2 Replies
Jesse Anderson

One of the breakout sessions at DevLearn last week focussed on using these as a part of Design Thinking. I thought they were a unique brainstorming idea that could prove quite helpful. We were only given a few minutes to sort through the 100+ cards to identify what might be most helpful in a specific scenario, which made it a little overwhelming. If I had one complaint it would be that some of the cards seem redundant or overly broad. 

I could see them as a tool I could used when trying to identify the best technique for delivering information to my organization. I don't think i'd go through every card for every project, but especially if I was struggling to nail down what the best training tools for a given project might be. From a strictly eLearning perspective, I don't think they would be quiteas useful.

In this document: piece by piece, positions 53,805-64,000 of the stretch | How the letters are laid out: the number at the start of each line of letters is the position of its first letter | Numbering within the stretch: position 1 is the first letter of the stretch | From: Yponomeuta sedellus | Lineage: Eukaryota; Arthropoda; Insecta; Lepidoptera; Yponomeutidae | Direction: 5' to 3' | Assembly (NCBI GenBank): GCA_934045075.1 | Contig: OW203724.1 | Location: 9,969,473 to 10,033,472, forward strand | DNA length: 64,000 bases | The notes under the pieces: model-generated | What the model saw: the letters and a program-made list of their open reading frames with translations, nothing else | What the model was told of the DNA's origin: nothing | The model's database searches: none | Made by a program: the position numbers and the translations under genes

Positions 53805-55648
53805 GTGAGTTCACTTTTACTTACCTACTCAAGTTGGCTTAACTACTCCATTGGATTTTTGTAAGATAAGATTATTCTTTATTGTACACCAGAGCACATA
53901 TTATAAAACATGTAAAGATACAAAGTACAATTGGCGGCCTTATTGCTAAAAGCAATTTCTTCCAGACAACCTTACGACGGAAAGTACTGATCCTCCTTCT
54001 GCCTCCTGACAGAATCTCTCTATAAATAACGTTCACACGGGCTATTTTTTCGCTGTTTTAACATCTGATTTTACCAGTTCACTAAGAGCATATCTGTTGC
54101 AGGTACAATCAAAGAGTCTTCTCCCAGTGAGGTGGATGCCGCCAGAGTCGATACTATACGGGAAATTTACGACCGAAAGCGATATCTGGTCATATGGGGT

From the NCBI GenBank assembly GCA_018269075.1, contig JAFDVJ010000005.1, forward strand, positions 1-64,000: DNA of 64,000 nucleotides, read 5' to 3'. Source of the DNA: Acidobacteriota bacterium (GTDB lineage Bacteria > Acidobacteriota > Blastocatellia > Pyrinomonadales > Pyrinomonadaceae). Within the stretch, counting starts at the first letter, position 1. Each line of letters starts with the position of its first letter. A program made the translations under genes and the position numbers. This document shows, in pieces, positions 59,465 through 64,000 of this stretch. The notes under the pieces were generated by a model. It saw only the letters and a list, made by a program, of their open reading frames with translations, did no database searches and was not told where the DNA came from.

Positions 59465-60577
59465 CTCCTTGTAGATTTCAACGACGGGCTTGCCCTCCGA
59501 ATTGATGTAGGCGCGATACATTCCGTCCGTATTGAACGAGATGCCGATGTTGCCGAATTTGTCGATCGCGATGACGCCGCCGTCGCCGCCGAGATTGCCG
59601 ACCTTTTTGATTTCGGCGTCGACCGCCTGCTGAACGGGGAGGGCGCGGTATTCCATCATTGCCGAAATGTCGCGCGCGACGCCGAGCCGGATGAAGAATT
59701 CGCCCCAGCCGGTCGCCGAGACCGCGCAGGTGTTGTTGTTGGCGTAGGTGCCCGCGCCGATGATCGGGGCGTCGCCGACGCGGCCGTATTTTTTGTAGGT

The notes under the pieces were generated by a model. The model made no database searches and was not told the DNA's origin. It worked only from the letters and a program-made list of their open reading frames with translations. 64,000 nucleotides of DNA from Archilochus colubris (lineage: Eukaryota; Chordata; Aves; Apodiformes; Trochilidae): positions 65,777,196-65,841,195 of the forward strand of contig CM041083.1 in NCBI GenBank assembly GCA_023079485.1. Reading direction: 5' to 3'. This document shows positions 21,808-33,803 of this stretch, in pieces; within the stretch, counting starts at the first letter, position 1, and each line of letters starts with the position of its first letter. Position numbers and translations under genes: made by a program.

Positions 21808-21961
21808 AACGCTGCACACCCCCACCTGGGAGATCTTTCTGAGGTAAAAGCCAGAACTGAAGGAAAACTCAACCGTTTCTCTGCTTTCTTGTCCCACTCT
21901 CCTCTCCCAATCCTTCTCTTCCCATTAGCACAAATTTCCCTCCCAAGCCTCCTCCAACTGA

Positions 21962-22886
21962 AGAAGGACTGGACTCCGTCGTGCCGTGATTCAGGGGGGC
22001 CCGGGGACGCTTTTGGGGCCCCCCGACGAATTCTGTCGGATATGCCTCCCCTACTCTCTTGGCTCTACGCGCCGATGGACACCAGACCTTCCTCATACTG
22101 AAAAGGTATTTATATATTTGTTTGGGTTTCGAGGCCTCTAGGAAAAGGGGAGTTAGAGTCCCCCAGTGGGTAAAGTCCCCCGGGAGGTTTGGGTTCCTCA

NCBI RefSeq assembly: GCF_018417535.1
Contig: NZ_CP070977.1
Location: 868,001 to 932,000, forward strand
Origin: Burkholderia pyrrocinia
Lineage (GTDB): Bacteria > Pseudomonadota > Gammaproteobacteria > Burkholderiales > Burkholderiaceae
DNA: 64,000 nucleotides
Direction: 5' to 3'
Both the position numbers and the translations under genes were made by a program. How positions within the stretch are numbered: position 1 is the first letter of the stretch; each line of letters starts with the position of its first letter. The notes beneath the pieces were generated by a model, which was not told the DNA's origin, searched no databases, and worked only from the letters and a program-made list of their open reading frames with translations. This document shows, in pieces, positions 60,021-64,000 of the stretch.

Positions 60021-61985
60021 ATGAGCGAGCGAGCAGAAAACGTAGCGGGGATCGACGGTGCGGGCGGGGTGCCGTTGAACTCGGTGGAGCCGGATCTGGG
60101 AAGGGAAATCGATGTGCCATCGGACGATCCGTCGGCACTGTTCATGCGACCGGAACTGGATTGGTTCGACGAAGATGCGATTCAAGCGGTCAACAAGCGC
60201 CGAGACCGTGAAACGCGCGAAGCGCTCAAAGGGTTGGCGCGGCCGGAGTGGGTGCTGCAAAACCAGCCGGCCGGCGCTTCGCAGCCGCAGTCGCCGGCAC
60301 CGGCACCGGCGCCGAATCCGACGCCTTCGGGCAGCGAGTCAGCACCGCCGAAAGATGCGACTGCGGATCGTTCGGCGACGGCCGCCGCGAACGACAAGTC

Alison  L.

From a strictly eLearning perspective, I don't think they would be quiteas useful.

I thought this was an interesting insight, especially when the LBC site touts that 60 of their 108 are good for digital.

I just stumbled on this in over halfway through 2021, so I wonder if they've ever been updated. 

Also, I don't think I've ever heard Nick Floro talk about them at DevLearn (though there are a couple of DevLearns I've missed in the past 6 years- like 2015 & 2017 (SIDE NOTE: I am so going to DL'21 even if I have to bring a respirator!- i got one for last years..) 

I also wonder, just because it says "X" that doesn't mean you can necessarily go out and DO it. eg. While "checklist" is an easy one, "Game" is another.  

Seems like something that sounded like a good idea, but never really got off the ground (used in wider circles)